SACRAMENTO — Native Americans battling authorities for the right to run casinos as they see fit have given more than $1 million to state candidates this year, with most of it going to Lt. Gov. Gray Davis' campaign for governor and two candidates running for attorney general.
The donations come as the fight over gambling on reservations grows more intense. Several tribes are promoting an initiative for the November ballot to permit expanded gambling, while U.S. attorney's offices have sued in an effort to seize an estimated 13,000 slot machines on tribal land that they contend are illegal.
The governor and attorney general are the two state officials with the most influence over the future of gambling on the reservations. Outgoing Gov. Pete Wilson and Atty. Gen. Dan Lungren, who is running for governor, have opposed expanded gambling on reservations.
With the June 2 primary nine days away, several tribes are spending big on the chance that new people in the state's two most powerful offices will have more favorable attitudes.
Davis, seeking the Democratic nomination for governor, has taken $171,000 from tribes fighting state and federal authorities in the courts over gambling operations. Davis' primary opponents, millionaires Al Checchi and Rep. Jane Harman, have not received money from the tribes. Nor has Lungren, the likely Republican nominee for governor.
In the primary fight to replace Lungren as attorney general, Native Americans are backing one Democrat and one Republican. Sen. Charles Calderon (D-Whittier), seeking the Democratic nomination for attorney general, has taken $469,000, campaign finance reports filed last week show. Chief Deputy Atty. Gen. Dave Stirling, seeking the Republican nomination, has accepted $293,000 from the gambling tribes.
Several Republican and Democratic legislators also have taken gambling money.
"These candidates have demonstrated their belief in and commitment to tribal sovereignty and understand that the tribes do not want to return to welfare," said Waltona Manion, spokeswoman for the California Nations Indian Gaming Assn.
Manion noted that Nevada casinos, which long have fought expanded gambling in California, are a major presence in California politics. Nevada interests maintain a significant lobby in Sacramento, but have not emerged as large donors to state candidates this year.
"It is money that is rightfully the tribe's money, and they can do what they want with it," said Davis' campaign manager, Garry South.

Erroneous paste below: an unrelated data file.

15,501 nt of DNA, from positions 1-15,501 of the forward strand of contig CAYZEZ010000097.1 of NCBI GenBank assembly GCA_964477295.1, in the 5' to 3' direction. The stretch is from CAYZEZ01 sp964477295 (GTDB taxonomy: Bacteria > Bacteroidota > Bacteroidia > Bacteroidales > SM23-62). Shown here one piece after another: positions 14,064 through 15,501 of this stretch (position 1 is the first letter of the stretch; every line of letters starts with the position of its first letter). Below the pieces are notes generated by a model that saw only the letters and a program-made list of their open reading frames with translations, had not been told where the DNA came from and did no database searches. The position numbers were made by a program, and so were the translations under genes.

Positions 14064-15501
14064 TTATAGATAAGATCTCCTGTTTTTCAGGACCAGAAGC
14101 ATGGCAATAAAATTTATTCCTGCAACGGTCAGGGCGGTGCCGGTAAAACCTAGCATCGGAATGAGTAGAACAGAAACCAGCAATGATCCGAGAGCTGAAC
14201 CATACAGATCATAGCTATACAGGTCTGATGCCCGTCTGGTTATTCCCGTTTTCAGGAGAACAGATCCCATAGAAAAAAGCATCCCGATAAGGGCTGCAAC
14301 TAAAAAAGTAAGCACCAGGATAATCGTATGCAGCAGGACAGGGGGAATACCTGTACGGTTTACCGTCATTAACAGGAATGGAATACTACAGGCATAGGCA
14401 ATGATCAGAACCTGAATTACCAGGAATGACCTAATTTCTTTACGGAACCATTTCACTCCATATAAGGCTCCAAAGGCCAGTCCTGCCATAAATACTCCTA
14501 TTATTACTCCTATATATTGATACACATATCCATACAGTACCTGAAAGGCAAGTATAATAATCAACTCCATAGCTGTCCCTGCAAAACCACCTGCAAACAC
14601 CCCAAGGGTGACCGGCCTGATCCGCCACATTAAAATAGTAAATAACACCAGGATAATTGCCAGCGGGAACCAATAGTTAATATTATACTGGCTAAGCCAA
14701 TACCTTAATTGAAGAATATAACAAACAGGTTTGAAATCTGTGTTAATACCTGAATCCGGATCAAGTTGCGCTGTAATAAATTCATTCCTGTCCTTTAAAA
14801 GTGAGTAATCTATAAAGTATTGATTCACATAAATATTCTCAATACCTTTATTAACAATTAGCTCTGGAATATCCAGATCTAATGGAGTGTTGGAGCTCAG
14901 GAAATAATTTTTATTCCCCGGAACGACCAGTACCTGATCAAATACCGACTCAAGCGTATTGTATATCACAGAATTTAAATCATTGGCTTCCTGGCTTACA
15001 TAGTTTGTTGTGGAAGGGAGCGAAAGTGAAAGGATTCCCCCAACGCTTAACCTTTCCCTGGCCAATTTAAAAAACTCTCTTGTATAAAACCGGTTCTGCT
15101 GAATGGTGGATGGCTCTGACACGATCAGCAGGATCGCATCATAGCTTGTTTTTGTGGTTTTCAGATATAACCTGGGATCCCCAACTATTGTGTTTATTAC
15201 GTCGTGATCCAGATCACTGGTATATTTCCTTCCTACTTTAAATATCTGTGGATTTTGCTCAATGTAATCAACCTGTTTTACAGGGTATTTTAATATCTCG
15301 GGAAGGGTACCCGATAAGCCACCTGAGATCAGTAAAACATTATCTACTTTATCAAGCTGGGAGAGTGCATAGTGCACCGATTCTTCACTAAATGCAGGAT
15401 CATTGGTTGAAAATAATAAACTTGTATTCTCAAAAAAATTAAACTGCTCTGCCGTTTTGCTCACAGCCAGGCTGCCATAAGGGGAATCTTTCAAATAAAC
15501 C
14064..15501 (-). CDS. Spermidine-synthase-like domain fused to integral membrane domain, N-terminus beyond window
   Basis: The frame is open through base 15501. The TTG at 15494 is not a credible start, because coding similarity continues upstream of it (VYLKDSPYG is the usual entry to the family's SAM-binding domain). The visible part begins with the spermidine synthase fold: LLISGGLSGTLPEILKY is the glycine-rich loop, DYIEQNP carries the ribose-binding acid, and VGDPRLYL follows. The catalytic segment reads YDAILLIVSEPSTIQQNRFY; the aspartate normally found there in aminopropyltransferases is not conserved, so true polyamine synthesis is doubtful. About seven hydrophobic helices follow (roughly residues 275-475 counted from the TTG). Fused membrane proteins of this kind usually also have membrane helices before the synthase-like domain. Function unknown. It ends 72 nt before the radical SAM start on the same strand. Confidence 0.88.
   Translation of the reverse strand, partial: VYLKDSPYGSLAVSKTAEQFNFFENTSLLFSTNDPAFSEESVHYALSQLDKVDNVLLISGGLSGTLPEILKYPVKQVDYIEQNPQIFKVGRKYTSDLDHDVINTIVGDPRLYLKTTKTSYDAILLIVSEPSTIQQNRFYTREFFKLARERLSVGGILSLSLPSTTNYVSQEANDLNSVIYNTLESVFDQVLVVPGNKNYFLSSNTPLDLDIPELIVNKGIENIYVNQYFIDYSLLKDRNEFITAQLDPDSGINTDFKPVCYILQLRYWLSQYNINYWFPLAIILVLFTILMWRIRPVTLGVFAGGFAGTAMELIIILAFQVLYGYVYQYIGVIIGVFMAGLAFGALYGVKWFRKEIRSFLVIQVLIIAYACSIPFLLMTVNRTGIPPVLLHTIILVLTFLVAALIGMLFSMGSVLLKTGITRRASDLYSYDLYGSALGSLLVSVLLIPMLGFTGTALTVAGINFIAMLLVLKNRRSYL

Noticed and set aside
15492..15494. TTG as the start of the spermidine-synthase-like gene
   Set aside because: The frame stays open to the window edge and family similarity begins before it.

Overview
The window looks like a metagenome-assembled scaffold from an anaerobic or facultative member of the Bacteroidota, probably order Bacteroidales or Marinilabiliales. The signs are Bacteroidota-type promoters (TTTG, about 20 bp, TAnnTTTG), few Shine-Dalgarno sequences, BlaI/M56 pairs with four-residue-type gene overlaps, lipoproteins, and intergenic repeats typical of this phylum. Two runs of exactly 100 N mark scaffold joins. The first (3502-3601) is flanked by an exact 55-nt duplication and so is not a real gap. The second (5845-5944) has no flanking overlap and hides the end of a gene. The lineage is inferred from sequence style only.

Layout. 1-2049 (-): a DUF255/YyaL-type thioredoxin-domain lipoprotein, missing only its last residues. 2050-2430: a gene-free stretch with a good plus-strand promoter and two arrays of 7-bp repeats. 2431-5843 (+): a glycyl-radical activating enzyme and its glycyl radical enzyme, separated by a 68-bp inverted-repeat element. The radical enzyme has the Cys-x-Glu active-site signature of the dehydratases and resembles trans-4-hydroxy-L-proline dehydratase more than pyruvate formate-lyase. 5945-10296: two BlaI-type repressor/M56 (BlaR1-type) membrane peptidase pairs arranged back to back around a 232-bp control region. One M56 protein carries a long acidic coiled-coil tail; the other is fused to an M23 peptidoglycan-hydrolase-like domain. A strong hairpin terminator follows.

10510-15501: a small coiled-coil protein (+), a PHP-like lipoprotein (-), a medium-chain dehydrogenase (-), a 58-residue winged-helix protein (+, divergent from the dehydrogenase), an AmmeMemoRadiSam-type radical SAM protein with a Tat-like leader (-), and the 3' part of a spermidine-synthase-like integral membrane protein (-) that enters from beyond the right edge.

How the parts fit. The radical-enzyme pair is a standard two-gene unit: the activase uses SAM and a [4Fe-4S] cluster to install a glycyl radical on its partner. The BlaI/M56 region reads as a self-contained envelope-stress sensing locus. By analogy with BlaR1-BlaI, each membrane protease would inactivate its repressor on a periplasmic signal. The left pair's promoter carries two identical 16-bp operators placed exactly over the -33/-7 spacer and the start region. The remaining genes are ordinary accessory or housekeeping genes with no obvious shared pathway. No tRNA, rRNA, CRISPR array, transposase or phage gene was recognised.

South said Wilson and Lungren have treated the tribes unfairly in negotiations over gambling, and said Davis "would have acted in good faith in developing a compact that would not have put any tribe at a disadvantage."
Davis has raised $3.7 million for his campaign for governor this year, and has spent $7.1 million.
His largest single source of money is organized labor, which gave his campaign $656,000 between March 18 and May 16, the most recent campaign reporting period. During that time, Davis received at least another $300,000 from attorneys who represent plaintiffs in fraud and injury lawsuits.
Although candidates taking the money say they would not be influenced by it, a campaign aide to state Sen. Bill Lockyer (D-Hayward), also running for the Democratic nomination for attorney general, said the donations suggest that Calderon's campaign is "desperate." Lockyer has raised almost three times more money than Calderon.
Calderon, who insisted that he would not be unduly influenced by the donations, said tribes should be "treated with dignity" during negotiations. "They've struggled to develop economic self-sufficiency. . . . I respect their right to be a sovereign nation."
While Calderon long has voiced support for the tribes, the donations to Stirling come as a bit of a surprise, given his boss' opposition to expanded gambling on Indian reservations. Stirling, on leave to run his campaign full time, was Lungren's top deputy from the start of Lungren's administration.
Manion said that despite Lungren's view, Stirling has expressed his support of tribal rights and "gaming as an economic development tool."
Lungren's deputies served as Wilson's lead lawyers in negotiations with the Pala tribe over a compact reached this year that other tribes have attacked as too restrictive.